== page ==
How a particular type of algae dominated over another has been found to answer why the White Cliffs of Dover are so white, but could it also show that a new set of cliffs are developing off the coast of Antarctica?
Since Roman times, the brilliant White Cliffs of Dover have been the first thing travellers across the English Channel likely saw of Britain.
Standing 110m high and stretching over 16km of coastline, the chalk cliffs were formed by minute single-celled algae called coccolithophores that build hardened calcite shells around themselves.
When these algae died, they built up over time to form thick layers of chalk approximately 100m years ago where they lay on a shallow sea floor before gradually being pushed up by the Earth’s crust.
However, this formation could not be properly analysed as no similar examples on such a scale have been examined by science – until now.
Found in the Southern Ocean that surrounds Antarctica, the Great Calcite Belt that consists of a huge algal bloom of coccolithophores has now been analysed by researchers from the Bigelow Laboratory for Ocean Sciences in the US.
Three key nutrients at play
By looking at this enormous bloom, the researchers hoped to determine what exactly leads to high formation rates of this particular algae and why they tend to out-perform other algae.
It turns out that high populations of coccolithophores are found in areas that have three key nutrients: nitrate, silicate and iron.
The quantity of each of these minerals plays a part in a fine balance as to whether one type of algae dominates over another.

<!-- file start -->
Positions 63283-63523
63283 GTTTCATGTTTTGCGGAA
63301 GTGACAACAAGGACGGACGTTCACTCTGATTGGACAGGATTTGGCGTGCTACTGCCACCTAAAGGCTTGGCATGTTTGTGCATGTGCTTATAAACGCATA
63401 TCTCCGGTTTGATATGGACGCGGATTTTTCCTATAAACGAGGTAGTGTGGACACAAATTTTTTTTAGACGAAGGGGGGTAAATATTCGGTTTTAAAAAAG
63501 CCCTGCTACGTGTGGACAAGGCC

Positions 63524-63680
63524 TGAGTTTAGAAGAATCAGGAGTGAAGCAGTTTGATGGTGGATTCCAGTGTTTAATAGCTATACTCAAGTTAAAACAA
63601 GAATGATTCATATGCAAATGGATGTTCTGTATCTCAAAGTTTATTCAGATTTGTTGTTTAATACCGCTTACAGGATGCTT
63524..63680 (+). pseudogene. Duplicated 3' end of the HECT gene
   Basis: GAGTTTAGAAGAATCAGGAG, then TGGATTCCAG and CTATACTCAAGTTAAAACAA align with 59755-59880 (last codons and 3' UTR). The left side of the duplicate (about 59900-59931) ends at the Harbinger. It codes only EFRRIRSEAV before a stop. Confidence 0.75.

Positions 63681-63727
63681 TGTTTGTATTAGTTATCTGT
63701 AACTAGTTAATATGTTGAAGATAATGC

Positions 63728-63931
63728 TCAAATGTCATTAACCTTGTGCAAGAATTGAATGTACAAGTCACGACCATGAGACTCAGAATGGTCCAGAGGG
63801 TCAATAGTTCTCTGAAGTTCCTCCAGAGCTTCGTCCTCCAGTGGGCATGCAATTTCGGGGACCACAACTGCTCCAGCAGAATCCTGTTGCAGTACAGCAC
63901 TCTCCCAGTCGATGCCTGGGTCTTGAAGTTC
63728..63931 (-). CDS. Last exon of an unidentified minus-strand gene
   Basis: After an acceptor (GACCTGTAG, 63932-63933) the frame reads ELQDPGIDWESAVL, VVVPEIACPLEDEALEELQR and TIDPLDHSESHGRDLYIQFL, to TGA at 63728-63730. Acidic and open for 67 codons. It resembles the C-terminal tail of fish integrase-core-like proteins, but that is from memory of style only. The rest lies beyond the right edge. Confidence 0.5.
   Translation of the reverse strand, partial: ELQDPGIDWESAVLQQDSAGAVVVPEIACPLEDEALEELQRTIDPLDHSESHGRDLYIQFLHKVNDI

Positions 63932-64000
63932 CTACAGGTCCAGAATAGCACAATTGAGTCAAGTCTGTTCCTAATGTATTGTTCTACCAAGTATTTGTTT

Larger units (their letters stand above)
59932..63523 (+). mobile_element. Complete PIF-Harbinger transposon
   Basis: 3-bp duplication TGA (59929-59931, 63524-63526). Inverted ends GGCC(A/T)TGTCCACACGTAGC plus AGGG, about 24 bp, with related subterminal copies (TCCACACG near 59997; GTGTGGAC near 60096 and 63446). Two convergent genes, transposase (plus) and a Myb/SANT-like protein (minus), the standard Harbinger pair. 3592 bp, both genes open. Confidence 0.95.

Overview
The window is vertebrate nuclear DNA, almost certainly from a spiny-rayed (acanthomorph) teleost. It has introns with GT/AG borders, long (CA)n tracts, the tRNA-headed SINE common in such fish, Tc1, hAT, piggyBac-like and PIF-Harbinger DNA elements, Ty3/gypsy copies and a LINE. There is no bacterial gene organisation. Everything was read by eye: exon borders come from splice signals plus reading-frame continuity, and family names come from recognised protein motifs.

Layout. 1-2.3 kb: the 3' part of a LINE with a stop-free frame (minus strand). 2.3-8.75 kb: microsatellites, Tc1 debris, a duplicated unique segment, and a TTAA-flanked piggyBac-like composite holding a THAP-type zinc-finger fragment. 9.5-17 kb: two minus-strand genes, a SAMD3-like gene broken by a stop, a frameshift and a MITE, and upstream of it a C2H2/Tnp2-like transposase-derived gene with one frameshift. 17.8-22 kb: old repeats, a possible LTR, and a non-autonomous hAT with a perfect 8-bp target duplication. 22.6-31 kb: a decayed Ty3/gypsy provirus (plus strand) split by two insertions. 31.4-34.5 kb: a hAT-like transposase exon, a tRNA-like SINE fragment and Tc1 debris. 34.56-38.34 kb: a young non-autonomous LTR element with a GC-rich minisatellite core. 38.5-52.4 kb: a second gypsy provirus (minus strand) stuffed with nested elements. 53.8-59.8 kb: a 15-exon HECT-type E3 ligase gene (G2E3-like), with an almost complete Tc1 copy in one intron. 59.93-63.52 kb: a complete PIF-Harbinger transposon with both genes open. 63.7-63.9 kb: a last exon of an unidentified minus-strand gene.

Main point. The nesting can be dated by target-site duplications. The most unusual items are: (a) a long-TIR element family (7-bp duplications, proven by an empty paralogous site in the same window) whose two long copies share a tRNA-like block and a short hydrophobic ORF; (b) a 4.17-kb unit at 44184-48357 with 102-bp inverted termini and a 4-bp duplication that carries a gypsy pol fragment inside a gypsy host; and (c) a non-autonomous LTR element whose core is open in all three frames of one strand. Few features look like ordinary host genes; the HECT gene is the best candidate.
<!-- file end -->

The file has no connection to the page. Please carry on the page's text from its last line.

In areas where there is an abundance of silicate, the algae diatom will dominate, but areas where nitrate is abundant see coccolithophores dominate.
Yet, the deciding factor in why the latter dominates the Southern Ocean was found to be that coccolithophores grow better in iron, whereas diatoms do not.
New Cliffs of Dover?
So could a new White Cliffs of Dover be forming in the Antarctic?
Speaking with the American Geophysical Union, oceanographer Marlon Lewis – not involved with the study – said it is difficult to tell whether this bloom will one day contribute to a giant geological structure.
In order to achieve it, he said, many layers of calcite would be needed over millions of years and there is no guarantee this will happen.
However, the study’s lead author, William Balch, appears to be optimistic of its chances.
“While we don’t have the great cliffs of the Southern Ocean, there is solid evidence that the calcite is making it to the sea floor,” he said.
The team’s study has been published in the journal Global Biogeochemical Cycles.